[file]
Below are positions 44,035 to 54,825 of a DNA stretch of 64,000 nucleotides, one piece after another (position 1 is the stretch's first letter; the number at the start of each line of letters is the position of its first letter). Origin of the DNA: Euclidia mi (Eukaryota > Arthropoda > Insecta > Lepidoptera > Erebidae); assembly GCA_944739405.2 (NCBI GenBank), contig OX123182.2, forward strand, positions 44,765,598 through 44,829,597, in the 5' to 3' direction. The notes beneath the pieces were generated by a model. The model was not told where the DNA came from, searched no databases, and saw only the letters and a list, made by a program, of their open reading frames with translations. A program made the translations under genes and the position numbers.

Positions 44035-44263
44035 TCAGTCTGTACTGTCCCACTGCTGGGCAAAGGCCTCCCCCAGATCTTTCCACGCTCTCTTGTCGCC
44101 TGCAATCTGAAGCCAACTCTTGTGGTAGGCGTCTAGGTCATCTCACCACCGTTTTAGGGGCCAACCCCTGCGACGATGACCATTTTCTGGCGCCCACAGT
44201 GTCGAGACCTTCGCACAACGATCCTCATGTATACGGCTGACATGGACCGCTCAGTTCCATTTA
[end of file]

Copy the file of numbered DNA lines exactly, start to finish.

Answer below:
Below are positions 44,035 to 54,825 of a DNA stretch of 64,000 nucleotides, one piece after another (position 1 is the stretch's first letter; the number at the start of each line of letters is the position of its first letter). Origin of the DNA: Euclidia mi (Eukaryota > Arthropoda > Insecta > Lepidoptera > Erebidae); assembly GCA_944739405.2 (NCBI GenBank), contig OX123182.2, forward strand, positions 44,765,598 through 44,829,597, in the 5' to 3' direction. The notes beneath the pieces were generated by a model. The model was not told where the DNA came from, searched no databases, and saw only the letters and a list, made by a program, of their open reading frames with translations. A program made the translations under genes and the position numbers.

Positions 44035-44263
44035 TCAGTCTGTACTGTCCCACTGCTGGGCAAAGGCCTCCCCCAGATCTTTCCACGCTCTCTTGTCGCC
44101 TGCAATCTGAAGCCAACTCTTGTGGTAGGCGTCTAGGTCATCTCACCACCGTTTTAGGGGCCAACCCCTGCGACGATGACCATTTTCTGGCGCCCACAGT
44201 GTCGAGACCTTCGCACAACGATCCTCATGTATACGGCTGACATGGACCGCTCAGTTCCATTTA